Named for Thomas Gordon, who came to the N coast of Alaska from Scotland in 1888 and became a trader. Site of trading post on NE shore of Demarcation Bay, 2.5 mi. E of Demarcation Point, Arctic Plain. Abandoned

Kaktovik Pop. 293

Kaktovik is a city in North Slope Borough, Alaska. Until the late nineteenth century Barter Island was a major trade center for the Inupiat and was especially important as a bartering place for Inupiat from Alaska and Inuit from Canada. Kaktovik was traditional fishing place — Kaktovik means Seining Place—that has a large pond of good fresh water on high ground. It had no permanent settlers until people from other parts of Barter Island and northern Alaska moved to the area around the construction of a runway and Distant Early Warning Line station in the 1950s. The area was incorporated as the City of Kaktovik in 1971. Due to Kaktovik's isolation, the village has maintained its Inupiat Eskimo traditions. Subsistence is highly dependent upon the hunting of caribou and whale.

Kilimantavi (historical)

Site of Eskimo village, on Chukchi Sea coast, 22.5 km (14 mi) SW of Wainwright; Arctic Plain. This Eskimo name has been variously spelled by authorities for more than 100 years. in Russian by Lieutenant L. A. Zagoskin, Imperial Russian Navy (IRN), in 1842-44, as "Kylyamigtagvik," and then in 1861 by P. Tikhmeniev as "S(elenie) Kilametagagmyut," or "Kilametagag people's village," Census recorded the name as "Kolumakturook." Ray's "Barrow Expedition" told Marcus Baker in 1890 that the name is probably derived from that of a throwing weapon like a sling or bola. and "Kilauwitawinmium" (p. 44), and in a letter "Ke-lev-a-tow-tin." (Abandoned)


This locality is an Eskimo campsite reported by USGS in 1951, on coast of Beaufort Sea, E of Pitt Point, 88 mi. SE of Barrow; Arctic Plain.

Mitliktavik (historical)

Site of an Eskimo village, on Chukchi Sea coast, on Kasegaluk Lagoon, 21 mi. SW of Wainwright, Arctic Plain. Eskimo name recorded as "Me-lik-tahk-vik" by Archdeacon Stuck (1920, p. 192). Orth was told at Wainwright in 1965 that this is a place where canoes are built. "Mitlik" means "adz", or "place where the adz is used." (Abandoned)

Naokok (historical)

Site of Eskimo village on coast of Chukchi Sea, on point of land, near S end of Kasegaluk Lagoon, 19 mi. S of Point Lay; Arctic Plain. Eskimo name reported by U.S. Geological Survey (USGS) in 1923. According to a U.S. Coast and Geodetic Survey (USC&GS) field report this place (Neakok) was an old whaling post, now abandoned, consisting in 1949 of two old buildings. The name means "head". (Abandoned)

Nuiqsut Pop. 433

Nuiqsut is in the North Slope Borough on the Nechelik Channel, about 35 miles from the Beaufort Sea coast. The native persons of the village are Inupiat Eskimo. The village was re-established in the early 1970s when these persons moved to the region from Barrow, Alaska. For one year the residents lived in tents while housing was built. These original residents were the first to receive dividends from the oil companies in exchange for land use. The dividends are passed from the original shareholders on to the community member of their choice (often parent to child). Nuiqsut is located in the midst of a vast quantity of oil. Many major oil companies have oil facilities in the region (ConocoPhillips, BP, etc.). The relationship with the community of Nuiqsut is such that the oil company using the land, considered to be the property of the native Nuiqsut residents (Inupiat Eskimos), pay dividends to residents in exchange for use of the land. For many native residents the dividends are the primary, or only, source of income. Native traditions such as hunting (whale, caribou, fox, ptarmigan, etc.) and the making of native clothes and crafts continues, although the influence of modern society has reduced both need and interest in these activities to some degree. The traditional whale hunted by the whalers of Nuiqsut is the Bowhead Whale.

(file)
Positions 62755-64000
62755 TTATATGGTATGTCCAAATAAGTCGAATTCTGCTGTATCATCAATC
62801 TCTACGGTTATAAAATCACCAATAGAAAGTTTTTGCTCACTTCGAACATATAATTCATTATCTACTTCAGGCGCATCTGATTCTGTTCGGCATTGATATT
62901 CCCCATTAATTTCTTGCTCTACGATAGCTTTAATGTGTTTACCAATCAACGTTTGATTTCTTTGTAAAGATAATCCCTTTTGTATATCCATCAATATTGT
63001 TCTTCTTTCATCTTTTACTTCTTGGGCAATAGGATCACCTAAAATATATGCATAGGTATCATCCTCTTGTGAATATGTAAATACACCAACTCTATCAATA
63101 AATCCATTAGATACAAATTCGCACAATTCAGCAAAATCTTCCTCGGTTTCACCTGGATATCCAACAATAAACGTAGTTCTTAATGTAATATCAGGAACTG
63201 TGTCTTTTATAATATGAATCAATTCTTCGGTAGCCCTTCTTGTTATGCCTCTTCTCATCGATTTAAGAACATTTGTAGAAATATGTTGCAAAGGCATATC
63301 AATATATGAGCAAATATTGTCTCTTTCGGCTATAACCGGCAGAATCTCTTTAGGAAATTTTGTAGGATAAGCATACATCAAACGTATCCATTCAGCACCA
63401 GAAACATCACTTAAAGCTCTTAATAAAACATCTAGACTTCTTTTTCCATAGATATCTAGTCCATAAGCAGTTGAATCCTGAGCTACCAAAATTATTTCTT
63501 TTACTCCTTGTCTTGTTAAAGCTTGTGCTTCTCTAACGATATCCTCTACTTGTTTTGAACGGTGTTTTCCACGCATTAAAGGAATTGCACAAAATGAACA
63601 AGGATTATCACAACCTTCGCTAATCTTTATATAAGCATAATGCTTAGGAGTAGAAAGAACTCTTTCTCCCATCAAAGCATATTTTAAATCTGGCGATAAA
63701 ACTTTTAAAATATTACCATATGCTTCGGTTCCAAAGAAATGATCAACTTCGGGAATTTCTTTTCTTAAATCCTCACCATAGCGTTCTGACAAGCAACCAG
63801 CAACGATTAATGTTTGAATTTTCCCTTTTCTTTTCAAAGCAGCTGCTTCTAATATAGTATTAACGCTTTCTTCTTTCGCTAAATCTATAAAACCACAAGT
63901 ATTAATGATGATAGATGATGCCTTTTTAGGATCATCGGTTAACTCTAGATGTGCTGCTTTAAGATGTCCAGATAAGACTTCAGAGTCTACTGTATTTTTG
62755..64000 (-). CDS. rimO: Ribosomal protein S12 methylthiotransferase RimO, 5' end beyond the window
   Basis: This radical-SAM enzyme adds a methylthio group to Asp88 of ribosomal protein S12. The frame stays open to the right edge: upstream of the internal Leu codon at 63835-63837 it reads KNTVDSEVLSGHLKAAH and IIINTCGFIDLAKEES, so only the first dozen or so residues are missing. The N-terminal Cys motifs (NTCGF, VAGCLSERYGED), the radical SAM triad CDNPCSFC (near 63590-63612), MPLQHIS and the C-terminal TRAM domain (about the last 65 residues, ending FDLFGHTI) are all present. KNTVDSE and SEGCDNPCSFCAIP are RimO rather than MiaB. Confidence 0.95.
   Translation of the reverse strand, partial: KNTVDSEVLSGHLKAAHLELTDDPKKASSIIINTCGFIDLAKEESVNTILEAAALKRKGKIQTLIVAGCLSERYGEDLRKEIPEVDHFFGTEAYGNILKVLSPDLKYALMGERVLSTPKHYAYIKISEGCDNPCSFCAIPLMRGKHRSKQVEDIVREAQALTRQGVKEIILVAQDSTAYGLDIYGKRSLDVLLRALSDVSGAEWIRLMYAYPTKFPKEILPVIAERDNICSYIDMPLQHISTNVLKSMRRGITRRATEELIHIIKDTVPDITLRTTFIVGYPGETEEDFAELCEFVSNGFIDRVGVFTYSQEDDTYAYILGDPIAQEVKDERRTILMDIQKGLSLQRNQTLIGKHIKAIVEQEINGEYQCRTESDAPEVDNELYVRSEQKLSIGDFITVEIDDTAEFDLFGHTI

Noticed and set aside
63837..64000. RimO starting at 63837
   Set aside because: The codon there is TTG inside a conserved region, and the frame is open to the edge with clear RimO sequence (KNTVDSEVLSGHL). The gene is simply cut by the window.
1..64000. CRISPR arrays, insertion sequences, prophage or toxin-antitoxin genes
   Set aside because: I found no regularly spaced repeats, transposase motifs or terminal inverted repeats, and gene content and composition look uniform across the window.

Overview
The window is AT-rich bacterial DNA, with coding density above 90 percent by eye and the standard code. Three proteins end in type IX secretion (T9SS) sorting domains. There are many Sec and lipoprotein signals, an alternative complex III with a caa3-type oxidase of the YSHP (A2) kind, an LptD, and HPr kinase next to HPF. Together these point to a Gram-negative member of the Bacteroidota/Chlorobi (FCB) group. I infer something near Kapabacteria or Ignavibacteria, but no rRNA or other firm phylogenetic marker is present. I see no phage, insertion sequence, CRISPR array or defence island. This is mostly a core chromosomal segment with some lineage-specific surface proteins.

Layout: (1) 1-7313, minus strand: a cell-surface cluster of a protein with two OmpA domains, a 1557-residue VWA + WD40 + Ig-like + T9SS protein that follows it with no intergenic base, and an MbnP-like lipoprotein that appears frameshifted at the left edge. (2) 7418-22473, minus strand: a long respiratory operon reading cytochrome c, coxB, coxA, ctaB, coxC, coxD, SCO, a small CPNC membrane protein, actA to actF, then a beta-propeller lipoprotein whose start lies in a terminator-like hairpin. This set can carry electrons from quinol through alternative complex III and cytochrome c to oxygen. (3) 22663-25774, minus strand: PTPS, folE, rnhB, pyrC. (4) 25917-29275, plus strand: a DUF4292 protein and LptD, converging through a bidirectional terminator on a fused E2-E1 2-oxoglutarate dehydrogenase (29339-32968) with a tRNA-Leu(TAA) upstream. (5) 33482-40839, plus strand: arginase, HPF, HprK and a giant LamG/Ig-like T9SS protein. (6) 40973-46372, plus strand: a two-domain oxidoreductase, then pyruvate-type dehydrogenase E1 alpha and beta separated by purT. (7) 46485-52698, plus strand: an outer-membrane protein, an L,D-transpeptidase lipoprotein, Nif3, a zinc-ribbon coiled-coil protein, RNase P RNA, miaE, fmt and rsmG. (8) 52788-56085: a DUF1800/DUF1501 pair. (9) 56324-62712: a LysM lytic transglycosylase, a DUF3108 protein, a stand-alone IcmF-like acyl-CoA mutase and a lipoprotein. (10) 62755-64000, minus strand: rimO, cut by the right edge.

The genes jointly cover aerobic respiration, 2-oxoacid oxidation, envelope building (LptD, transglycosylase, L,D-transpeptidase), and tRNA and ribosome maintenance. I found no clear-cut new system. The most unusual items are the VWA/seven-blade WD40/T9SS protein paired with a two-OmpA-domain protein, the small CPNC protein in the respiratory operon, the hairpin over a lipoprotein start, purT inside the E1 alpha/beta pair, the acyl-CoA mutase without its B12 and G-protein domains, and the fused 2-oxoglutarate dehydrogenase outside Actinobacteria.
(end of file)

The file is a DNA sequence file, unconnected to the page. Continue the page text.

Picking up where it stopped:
Former Eskimo village reported in 1853 by John Simpson (1885, p. 237), who wrote, signifies emphatically The Point. The population was 309 and the village consisted of 54 inhabited houses. In 1882 Lieutenant Ray (1885, p. 38), USA, reported a population of 150. Located on Arctic Coast, at Point Barrow, Arctic Plain.

Pingasagruk (historical)

Site of an Eskimo village, on barrier bar between the Chukchi Sea and W end of Peard Bay, 27 mi. NE of Wainwright, Arctic Plain. Pingasagruk was a very large old settlement that has long been abandoned. According to the natives, this place was called 'Pingashugaruk,' and several hundred people had lived there (Smith and Mertie, 1930, p. 105). (abandoned) 

Point Hope Pop. 757

Point Hope town is located in the Point Hope landhead, at the NW end of the Lisburne Peninsula, on the Chukchi Sea coast, 40 mi. SW of Cape Lisburne. The descriptive Inuit name of the place, "Tikarakh" or "Tikigaq" commonly spelled "Tiagara," means "forefinger". It was recorded as "Tiekagagmiut" in 1861 by P. Tikhmeniev Wich of the Russian Hydrographic Department and on Russian Chart 1495 it became "Tiekaga". This ancient village site was advantageous, because the protrusion of Point Hope into the sea brought the whales close to the shore. At Tikigaq, they built semi-subterranean houses using mainly whalebone and driftwood. Point Hope is one of the oldest continually occupied sites in North America. While some of the earlier dwellings have been lost to erosion as the island shrinks, it still provides a welter of valuable information to archaeologists on how early Eskimos survived in their harsh environment. The Tikigaq site is "by far the most extensive and complete one-period site yet discovered and described in the entire circumpolar region." - Helge Larsen [4]